Upping the ante
A reduction of the physical retail (and on-premise food and beverage) outlet universes is anticipated due to retail closures, which will accelerate in a depressed economy and saturated retail universe. According to a Washington Post article from last Friday, Deborah Weinswig, head of retail analysis at Coresight Research, said more than 15,000 stores in the US are likely to announce closures this year.
Working from home, requiring less office space, and vacant stores and malls will result in a surfeit of commercial real estate, and a subdued consumer mindset combined with being at “peak stuff” may mean an even greater need for physical retail spaces to become experientially driven. The repurposing of malls as social gathering spaces may thus be accelerated.
Even with this though, the nature of public events and leisure spaces in malls may change. Universal Pictures recently announced its animated adventure Trolls World Tour, originally due for cinematic release in April, would instead be available for streaming. Livestreaming of performances ranging from individual artists to large opera companies may continue post-crisis and create a shift in how audiences expect to access content. Esports are another example of this.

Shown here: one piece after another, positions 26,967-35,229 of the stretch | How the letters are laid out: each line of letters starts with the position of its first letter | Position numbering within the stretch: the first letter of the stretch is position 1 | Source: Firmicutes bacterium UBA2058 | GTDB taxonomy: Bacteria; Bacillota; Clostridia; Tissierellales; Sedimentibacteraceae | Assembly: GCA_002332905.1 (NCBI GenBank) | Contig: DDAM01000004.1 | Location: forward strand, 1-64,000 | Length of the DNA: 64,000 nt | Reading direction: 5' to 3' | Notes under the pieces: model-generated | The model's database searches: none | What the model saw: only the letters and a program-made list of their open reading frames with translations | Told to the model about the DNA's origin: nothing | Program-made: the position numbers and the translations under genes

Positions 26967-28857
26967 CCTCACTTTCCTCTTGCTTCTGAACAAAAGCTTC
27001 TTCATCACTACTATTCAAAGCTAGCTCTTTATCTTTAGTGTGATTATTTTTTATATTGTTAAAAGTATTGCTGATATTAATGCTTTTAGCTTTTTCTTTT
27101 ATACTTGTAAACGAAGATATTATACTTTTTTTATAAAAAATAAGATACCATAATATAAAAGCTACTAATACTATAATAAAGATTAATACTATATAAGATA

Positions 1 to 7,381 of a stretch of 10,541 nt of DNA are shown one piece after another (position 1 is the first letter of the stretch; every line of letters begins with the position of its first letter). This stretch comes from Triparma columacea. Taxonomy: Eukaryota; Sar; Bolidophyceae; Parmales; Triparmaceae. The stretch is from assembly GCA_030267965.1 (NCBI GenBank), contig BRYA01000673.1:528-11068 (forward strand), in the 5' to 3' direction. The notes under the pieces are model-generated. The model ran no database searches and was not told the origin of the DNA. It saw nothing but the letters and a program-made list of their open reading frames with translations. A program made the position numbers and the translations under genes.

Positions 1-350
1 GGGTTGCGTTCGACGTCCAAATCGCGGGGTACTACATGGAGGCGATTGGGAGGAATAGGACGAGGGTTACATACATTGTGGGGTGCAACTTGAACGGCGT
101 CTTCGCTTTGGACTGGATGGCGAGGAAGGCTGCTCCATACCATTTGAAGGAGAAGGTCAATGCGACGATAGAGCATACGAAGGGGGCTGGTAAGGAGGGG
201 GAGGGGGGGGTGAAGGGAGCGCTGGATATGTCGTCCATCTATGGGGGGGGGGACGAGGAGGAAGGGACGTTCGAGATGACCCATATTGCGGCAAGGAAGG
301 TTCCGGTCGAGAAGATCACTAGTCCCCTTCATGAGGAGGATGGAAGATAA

Online retail, already growing rapidly, will obviously be further normalised. This combined with social distancing and handwashing will see a further deceleration of cash transactions. Buy-now-pay-later platforms, useful in an economic downturn to encourage discretionary spending, may be normalised beyond their core millennial base.